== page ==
Healthcare Integrated General Ledger Accounting System (HIGLAS)
The Centers for Medicare & Medicaid Services (CMS) is the federal agency within the U.S. Department of Health and Human Services (DHHS) that administers the Nation's federal Medicare program and provides federal oversight of State Medicaid programs for every State in the Nation. CMS is one of the largest purchasers of health care in the world. The programs that CMS administers provide health care for one in four Americans, or approximately 95 million citizens. This equates to more than $635 billion in taxpayer dollars each year. The Medicare program alone processes more than one billion fee-for-service claims each year and is the Nation's largest purchaser of managed care, accounting for approximately 14 percent of the Federal Budget. By directly contracting with private sector businesses known as “Medicare Contractors,” as well as State government entities, CMS uses automated systems to support both the claims processing and accounting functions required to administer and support these critical health insurance programs.
The Healthcare Integrated General Ledger Accounting System (HIGLAS)
CMS is currently in the process of standardizing and centralizing federal financial accounting by developing and implementing a single, integrated dual-entry accounting system. This accounting system, the Healthcare Integrated General Ledger Accounting System (HIGLAS), will replace the existing separate accounting/payment systems for Medicare and Medicaid. The main objective of this effort is to leverage the use of commercial off the shelf (COTS) software in the federal government to increase automation, increase efficiency, and maximize economies of effort to centralize management and save millions of taxpayer dollars that fund Medicare and Medicaid each year, while at the same time eliminating redundant and inefficient / ineffective manual processes. HIGLAS is a component of the DHHS Unified Financial Management System (UFMS). CMS is coordinating with DHHS development effort to ensure HIGLAS core financial data can be integrated with UFMS. The unification of the systems is aimed at improving data consolidation and financial reporting capabilities for all of DHHS.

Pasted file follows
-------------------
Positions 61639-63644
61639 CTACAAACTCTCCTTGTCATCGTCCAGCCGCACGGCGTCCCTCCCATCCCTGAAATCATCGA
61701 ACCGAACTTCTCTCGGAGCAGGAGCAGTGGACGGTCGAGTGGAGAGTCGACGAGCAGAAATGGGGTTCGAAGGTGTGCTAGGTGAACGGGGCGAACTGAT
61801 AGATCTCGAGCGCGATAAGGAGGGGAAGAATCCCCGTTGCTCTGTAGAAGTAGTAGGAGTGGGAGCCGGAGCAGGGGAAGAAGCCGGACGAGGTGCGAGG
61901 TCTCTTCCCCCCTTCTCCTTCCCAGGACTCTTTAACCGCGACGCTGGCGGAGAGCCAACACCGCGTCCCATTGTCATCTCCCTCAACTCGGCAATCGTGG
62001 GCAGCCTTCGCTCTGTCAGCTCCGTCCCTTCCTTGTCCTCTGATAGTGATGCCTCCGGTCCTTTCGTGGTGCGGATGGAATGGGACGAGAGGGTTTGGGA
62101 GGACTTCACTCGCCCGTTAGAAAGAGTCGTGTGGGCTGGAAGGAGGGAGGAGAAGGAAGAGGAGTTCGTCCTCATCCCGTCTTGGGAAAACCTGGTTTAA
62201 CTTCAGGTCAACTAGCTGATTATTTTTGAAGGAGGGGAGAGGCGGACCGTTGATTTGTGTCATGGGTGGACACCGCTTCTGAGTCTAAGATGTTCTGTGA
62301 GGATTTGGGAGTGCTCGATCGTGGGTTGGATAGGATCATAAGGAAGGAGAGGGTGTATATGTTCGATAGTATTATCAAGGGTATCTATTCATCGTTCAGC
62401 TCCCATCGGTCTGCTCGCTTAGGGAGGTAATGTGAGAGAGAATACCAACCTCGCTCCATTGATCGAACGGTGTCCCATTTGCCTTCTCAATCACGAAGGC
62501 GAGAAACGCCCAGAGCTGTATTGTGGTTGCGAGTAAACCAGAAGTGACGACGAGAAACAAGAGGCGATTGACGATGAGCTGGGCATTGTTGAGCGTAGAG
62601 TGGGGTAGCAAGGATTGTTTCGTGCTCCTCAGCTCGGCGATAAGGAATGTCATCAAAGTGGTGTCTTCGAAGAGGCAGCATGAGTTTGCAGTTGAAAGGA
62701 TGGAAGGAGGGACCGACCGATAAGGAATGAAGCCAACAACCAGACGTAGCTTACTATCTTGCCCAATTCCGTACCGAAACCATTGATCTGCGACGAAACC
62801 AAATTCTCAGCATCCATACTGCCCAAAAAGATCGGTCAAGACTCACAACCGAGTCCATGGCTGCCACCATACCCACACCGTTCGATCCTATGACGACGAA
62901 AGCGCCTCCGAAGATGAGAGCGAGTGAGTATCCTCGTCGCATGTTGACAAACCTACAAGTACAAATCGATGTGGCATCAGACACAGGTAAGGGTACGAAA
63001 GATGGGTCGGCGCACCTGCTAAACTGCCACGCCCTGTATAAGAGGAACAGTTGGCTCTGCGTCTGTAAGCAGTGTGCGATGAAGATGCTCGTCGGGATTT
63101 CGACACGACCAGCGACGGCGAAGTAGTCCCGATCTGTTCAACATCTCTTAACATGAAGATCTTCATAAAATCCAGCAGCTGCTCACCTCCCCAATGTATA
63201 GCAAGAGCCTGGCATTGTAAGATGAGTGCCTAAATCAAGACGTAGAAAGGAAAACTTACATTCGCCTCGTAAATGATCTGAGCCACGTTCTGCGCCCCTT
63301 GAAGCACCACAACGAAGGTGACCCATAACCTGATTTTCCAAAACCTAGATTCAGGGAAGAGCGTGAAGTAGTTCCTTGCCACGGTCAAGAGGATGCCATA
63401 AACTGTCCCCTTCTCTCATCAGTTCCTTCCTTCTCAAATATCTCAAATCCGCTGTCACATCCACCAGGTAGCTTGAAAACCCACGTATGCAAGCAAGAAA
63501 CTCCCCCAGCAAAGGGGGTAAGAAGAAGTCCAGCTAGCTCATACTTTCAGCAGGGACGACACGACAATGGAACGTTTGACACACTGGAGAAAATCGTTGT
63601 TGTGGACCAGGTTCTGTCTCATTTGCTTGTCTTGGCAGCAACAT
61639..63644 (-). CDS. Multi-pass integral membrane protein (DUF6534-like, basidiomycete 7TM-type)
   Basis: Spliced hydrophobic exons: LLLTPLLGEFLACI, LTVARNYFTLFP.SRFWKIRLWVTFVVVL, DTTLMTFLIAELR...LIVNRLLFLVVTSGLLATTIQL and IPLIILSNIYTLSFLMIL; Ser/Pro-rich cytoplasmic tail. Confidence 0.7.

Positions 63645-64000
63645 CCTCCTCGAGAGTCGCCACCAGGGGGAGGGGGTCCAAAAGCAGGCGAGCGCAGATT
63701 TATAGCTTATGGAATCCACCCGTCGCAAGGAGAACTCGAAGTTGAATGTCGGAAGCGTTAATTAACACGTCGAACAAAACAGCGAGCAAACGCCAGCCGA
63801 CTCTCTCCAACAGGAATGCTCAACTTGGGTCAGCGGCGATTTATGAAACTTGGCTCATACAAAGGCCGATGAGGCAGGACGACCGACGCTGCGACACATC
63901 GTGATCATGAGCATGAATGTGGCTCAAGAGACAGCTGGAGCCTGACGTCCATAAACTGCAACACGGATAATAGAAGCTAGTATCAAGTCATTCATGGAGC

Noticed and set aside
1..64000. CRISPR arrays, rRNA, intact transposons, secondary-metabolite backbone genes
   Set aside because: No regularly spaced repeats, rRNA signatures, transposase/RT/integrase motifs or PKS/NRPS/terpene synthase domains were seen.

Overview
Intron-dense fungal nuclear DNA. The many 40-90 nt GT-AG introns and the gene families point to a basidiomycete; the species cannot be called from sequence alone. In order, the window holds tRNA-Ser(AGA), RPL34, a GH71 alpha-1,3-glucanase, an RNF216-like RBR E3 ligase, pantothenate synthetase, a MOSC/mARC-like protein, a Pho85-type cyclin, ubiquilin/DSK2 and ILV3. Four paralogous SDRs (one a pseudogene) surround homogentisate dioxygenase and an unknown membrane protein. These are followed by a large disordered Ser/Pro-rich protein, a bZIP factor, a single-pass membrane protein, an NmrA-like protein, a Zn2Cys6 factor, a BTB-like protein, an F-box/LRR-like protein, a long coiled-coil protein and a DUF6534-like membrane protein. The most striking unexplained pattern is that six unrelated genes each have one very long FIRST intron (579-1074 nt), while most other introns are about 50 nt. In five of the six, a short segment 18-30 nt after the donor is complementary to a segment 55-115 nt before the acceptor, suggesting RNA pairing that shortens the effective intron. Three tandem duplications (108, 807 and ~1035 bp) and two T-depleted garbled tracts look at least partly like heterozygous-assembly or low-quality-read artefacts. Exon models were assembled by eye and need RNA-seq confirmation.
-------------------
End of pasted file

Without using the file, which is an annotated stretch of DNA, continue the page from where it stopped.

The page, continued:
HIGLAS represents one of the largest Oracle client implementations in the world for the Oracle 11i Federal Financials Suite. HIGLAS will provide CMS a uniform financial management system and represents the consolidation of two major CMS projects within the office of the CMS Chief Financial Officer (CFO). The first, the Integrated General Ledger and Accounting System project, was initiated to improve the accounting and financial management processes used by CMS's Medicare contractors to administer Medicare Parts A and B. The contractors' accounts receivable, accounts payable, general ledger, and several reporting processes were deemed in particular need of improvement. The second project was an effort to improve CMS's Administrative Program Accounting (APA), which entailed the replacement of CMS's legacy accounting system and the systems that currently support State and grant payment/management, procurement, travel management, and asset management.